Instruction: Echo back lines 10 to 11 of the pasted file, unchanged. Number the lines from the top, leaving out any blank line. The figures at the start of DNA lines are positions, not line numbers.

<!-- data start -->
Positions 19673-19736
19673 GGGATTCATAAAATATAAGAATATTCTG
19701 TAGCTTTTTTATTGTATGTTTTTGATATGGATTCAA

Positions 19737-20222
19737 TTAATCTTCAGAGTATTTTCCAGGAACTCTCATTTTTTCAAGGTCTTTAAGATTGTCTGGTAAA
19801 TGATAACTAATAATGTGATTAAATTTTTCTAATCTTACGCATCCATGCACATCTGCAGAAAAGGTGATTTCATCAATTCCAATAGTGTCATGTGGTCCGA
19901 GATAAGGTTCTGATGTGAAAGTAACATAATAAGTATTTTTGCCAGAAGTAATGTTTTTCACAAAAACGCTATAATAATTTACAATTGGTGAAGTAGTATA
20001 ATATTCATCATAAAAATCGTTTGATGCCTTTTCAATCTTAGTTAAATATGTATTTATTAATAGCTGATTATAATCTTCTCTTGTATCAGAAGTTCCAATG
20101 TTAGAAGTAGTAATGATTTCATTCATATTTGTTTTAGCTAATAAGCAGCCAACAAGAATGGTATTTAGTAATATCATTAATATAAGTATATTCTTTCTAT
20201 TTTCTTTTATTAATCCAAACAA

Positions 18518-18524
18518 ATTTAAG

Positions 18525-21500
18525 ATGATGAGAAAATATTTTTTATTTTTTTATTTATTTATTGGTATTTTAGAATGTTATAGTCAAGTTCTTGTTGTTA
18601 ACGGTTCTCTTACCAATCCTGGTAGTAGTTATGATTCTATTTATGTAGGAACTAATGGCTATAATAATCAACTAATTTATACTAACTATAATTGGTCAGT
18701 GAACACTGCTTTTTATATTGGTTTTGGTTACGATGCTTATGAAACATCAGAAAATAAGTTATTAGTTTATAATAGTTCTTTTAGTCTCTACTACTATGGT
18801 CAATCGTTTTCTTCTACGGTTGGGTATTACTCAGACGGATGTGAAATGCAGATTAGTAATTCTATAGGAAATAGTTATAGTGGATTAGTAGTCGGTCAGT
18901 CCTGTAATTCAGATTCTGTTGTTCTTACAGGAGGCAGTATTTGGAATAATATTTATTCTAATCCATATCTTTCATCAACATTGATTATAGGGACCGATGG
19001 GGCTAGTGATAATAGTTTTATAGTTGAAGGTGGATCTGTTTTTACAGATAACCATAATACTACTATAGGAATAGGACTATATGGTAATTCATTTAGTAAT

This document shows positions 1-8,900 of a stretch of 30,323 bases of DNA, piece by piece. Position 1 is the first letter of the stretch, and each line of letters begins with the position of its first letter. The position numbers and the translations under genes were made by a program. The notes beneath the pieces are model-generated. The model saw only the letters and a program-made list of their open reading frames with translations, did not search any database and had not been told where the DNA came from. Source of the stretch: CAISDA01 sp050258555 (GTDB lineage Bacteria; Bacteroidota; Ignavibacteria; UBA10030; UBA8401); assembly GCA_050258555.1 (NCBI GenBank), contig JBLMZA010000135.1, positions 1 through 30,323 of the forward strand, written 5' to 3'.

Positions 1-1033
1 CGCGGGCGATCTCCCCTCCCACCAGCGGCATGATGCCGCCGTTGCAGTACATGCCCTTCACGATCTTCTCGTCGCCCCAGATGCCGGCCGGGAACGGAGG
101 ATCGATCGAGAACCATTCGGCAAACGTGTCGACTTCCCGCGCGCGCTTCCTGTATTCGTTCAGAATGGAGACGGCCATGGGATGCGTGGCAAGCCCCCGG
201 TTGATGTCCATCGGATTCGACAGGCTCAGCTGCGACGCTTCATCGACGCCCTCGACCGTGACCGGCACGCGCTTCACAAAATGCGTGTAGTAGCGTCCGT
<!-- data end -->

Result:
20201 TTTCTTTTATTAATCCAAACAA

Positions 18518-18524